Parents can be such softies, but if you're plotting how to squeeze out a spring break trip on their dime this year, you might have to get creative. If the folks aren't going to voluntarily sponsor an all-party holiday, why not ask for an 'educational' trip where you can go somewhere and study a life-building skill and return all the wiser? That the trip happens to take you to some fabulous world destinations with fun nightlife scenes is really just a funny coincidence.
Study Spanish in Guatemala
Whether or not you're studying español in school, everyone benefits from knowing another language. And Antigua, a UNESCO World Heritage Site town of Spanish-colonial homes below the shadow of volcanoes (with a great Semana Santa celebration), is a language-school haven. For about $200 or $300 total, you can arrange a homestay including meals with a local family, study with a private tutor for four hours a day at a school that gives its profits to help local communities in need. One good one is Academia de Español Probigua. Again, that's $200 or $300 total. Side trips include volcano walks, Mayan markets and - for a bit more learning - a coffee bean-roasting course at San Miguel Escobar.
Don't worry. It's impossible to leave Antigua without making friends, including many international travelers in their 20s, at rooftop bars around town, or after parties at local homes that keep going once the bars close at 1am.
Dance a jig in Dublin
Particularly if you have Irish ancestry, try dangling the notion - at last! - of learning traditional Irish set-dancing. A trio of Dublin schools teach all the favorites (the Clare jig, the Connemara reel, and the Cork/Kerry polka step). You don't need to arrange in advance, just show up with 6 to 10 euro and begin. As the site SetDancing.com says, 'if you attend regularly you will know this set like the back of your hand.'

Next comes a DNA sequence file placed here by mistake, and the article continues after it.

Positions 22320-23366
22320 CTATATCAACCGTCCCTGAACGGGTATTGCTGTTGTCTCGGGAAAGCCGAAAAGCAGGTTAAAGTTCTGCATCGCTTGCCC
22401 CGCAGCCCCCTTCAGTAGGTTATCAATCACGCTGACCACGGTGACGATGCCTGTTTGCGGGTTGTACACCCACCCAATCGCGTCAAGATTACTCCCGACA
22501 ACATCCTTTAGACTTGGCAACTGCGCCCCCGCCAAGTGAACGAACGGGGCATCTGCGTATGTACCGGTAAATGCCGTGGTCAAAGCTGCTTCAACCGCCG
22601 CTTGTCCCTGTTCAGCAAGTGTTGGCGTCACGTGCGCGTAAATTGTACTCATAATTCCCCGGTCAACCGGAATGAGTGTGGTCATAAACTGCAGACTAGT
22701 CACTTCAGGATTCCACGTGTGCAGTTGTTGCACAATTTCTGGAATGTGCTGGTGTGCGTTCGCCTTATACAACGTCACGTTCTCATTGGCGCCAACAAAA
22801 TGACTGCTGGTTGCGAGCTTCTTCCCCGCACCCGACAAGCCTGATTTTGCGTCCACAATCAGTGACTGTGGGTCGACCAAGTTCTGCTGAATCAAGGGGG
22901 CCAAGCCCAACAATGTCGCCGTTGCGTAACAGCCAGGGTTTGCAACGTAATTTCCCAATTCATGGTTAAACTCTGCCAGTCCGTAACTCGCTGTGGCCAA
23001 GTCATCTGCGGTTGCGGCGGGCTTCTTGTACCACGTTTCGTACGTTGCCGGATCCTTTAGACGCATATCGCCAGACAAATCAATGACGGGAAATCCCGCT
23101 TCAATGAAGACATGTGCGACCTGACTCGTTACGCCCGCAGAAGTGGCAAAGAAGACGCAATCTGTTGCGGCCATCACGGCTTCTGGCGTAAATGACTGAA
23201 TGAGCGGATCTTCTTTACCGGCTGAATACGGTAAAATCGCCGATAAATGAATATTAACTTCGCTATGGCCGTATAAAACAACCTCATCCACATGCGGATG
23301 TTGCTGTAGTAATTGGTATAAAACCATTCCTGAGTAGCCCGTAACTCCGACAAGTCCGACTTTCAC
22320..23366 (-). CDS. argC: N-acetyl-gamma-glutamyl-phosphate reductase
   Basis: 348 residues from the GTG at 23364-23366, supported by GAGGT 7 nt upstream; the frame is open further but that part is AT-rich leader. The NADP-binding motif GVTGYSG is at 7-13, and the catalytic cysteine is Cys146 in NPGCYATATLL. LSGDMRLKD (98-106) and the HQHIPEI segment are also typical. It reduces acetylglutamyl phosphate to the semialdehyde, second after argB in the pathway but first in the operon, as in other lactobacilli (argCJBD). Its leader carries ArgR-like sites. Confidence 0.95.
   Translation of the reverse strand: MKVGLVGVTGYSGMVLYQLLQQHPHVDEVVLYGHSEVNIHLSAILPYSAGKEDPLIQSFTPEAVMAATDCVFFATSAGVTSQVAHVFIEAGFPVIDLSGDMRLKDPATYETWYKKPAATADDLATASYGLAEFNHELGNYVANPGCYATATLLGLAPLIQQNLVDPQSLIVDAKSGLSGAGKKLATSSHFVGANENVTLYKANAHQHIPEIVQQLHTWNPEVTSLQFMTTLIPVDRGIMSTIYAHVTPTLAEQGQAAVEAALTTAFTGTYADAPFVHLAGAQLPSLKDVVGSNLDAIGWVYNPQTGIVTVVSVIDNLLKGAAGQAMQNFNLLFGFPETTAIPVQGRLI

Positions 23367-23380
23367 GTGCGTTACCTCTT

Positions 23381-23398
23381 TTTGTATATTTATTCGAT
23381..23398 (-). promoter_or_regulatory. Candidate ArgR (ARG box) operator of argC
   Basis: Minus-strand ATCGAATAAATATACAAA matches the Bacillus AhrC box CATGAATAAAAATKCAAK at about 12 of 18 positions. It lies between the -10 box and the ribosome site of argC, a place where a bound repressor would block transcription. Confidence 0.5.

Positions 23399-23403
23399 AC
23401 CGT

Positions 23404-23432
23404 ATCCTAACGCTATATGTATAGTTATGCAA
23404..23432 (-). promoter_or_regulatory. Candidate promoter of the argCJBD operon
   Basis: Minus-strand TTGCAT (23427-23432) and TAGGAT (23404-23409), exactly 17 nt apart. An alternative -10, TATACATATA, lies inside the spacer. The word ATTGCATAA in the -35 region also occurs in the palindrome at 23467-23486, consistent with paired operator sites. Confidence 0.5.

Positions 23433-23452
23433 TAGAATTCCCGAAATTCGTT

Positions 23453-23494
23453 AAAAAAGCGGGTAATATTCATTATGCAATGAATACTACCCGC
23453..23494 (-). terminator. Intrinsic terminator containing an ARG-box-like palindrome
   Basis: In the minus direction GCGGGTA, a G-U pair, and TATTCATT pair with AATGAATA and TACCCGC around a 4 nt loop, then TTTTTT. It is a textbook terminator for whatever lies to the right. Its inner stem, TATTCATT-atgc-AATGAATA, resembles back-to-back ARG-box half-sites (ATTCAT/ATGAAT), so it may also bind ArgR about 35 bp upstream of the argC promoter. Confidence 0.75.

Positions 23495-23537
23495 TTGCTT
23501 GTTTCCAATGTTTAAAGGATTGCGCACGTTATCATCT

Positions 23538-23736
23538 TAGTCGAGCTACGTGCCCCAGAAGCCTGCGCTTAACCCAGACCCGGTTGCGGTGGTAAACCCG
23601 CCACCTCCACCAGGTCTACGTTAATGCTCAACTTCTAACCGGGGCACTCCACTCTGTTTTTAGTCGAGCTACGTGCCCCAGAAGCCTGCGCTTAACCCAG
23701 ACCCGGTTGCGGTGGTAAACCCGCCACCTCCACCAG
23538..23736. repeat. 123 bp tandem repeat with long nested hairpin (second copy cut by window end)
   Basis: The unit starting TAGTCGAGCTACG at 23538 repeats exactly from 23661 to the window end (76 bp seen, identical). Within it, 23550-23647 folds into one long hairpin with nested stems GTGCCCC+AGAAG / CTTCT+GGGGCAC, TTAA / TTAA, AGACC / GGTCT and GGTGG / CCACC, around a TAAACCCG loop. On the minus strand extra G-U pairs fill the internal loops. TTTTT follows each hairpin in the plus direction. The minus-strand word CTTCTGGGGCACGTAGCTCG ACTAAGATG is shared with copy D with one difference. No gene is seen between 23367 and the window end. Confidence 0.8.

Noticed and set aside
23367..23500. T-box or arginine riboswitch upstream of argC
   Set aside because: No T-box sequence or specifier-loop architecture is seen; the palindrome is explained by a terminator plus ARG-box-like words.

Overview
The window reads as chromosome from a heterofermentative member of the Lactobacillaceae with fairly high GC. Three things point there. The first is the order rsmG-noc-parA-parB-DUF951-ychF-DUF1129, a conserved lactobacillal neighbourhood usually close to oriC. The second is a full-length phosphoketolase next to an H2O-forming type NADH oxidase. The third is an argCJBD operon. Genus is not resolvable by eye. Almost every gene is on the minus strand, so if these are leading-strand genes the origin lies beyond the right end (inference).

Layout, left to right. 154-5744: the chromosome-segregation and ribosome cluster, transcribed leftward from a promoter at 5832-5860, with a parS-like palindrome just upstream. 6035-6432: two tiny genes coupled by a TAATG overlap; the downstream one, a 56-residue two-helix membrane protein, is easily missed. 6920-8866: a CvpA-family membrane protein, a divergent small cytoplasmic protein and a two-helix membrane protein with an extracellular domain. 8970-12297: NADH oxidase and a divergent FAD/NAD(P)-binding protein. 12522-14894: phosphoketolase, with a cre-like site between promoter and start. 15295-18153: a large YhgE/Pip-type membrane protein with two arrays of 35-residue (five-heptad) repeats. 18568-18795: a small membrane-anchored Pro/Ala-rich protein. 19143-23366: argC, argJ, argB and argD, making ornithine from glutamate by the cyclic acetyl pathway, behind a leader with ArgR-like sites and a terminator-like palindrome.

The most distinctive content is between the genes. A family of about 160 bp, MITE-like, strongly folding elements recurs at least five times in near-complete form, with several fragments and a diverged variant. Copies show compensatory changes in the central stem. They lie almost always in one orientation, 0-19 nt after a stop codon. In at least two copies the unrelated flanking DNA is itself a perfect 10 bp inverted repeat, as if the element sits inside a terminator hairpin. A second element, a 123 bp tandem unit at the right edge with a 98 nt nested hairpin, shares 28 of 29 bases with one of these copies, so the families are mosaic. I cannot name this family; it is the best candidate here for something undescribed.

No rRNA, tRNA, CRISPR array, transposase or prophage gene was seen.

By night, well it's Dublin. There's a buzzing student scene at bars like Sin É north of the Liffey, and at Hartigan's, a med student hangout near University College Dublin. For a real old-time pub, Gravediggers, north of the Royal Canal, hasn't changed much since it opened - back in 1833. Thursday night, go clubbing at Spy/Wax, in the 18th-century Powerscourt complex on S William St, offers a grab-bag of experimental music, while a good central place for the traditional folk version of live tunes, get a pint at the central Palace Bar.
Learn to speak elephant in Thailand
Up the ante by getting a Thai spring break deal out of your week. In the north at Lampang Province, the Thai Elephant Conservation Centre offers three-day courses where you'll learn to feed, wash, ride and speak to elephants. Price includes room and board, and your own elephant, for 8500 baht (about US$280). On the same trip, in Bangkok, you can take a five-day course at the Wat Po Traditional Medical School, where you can learn (a legit) ancient Thai massage and herbal medicine -- maybe enough to earn extra party money once you're back home.
And despite what you, or your parents, have heard, Bangkok's nightlife isn't all X-rated. The River Bar Cafe in Thonburi is - get this - a bar and cafe on the river - sort of perfect. Residential Lollipop, at 1 Soi 1, Th Mahanop in Banglamphu, is an old wooden Thai house with local indie bands. The backpacker-centric Khao San area has grown more chic, and popular with locals in recent years. (Just be wary of some of the city's more famous scams.)Thai Elephant Conservation Centre, by Benjamin Vander Steen. Creative Commons Attribution licence.
Clown school in New York City
If you're goofing your way through school, might as well make it professional. New York City's very serious NY Goofs' Clown School offers a three-day intensive course for $300, a nice fit for drama majors. Or stay on longer for the sketch and improv courses at the famous Upright Citizens Brigade.
If it's your first time in New York City, here's how to prepare yourself. As far as finding something to do at night, just go. It's New York, nothing could be easier.
Robert Reid, Lonely Planet's US Travel Editor, would never consider himself a clown or an elephant whisperer, but has been a Mountie.
Want to acquire a new skill on your travels? For more ideas, get Lonely Planet's Cooks, Clowns & Cowboys: 101 skills and experiences to discover on your travels.